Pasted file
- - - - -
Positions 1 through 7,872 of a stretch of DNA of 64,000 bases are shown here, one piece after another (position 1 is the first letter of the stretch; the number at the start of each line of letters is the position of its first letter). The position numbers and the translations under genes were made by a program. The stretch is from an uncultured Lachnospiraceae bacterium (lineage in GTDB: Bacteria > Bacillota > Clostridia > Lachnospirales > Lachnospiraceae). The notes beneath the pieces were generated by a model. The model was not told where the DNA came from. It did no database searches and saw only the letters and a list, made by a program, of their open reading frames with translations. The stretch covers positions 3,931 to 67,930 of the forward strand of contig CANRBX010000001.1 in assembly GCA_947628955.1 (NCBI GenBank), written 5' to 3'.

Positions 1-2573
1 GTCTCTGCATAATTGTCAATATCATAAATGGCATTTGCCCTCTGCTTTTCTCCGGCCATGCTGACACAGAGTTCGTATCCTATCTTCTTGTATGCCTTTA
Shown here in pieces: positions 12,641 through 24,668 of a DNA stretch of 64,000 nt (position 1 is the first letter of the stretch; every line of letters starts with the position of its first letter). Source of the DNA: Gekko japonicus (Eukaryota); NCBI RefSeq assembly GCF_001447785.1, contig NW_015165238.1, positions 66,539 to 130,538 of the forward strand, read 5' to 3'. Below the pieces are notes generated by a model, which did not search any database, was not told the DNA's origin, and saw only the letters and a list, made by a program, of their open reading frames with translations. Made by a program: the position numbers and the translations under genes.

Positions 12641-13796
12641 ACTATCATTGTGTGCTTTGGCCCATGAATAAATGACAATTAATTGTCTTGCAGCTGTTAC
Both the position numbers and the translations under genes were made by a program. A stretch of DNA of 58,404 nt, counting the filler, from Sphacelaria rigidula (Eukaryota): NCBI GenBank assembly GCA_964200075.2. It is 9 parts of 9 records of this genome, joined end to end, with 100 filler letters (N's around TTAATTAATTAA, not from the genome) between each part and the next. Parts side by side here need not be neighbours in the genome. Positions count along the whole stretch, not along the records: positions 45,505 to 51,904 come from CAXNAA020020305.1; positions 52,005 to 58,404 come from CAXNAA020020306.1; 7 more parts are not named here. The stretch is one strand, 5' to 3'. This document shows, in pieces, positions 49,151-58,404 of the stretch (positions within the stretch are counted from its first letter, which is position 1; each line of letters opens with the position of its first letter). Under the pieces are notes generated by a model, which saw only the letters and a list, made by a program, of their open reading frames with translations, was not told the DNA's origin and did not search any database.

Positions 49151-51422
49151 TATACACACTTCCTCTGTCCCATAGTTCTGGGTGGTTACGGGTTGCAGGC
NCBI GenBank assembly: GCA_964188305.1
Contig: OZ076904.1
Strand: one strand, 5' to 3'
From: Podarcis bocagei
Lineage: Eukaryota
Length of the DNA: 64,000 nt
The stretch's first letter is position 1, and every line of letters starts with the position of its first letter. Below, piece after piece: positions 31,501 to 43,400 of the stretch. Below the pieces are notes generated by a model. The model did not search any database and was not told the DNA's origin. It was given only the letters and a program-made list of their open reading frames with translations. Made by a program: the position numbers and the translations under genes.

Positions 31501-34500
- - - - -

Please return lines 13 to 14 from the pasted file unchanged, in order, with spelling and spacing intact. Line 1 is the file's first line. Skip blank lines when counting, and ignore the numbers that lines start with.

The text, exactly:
From: Podarcis bocagei
Lineage: Eukaryota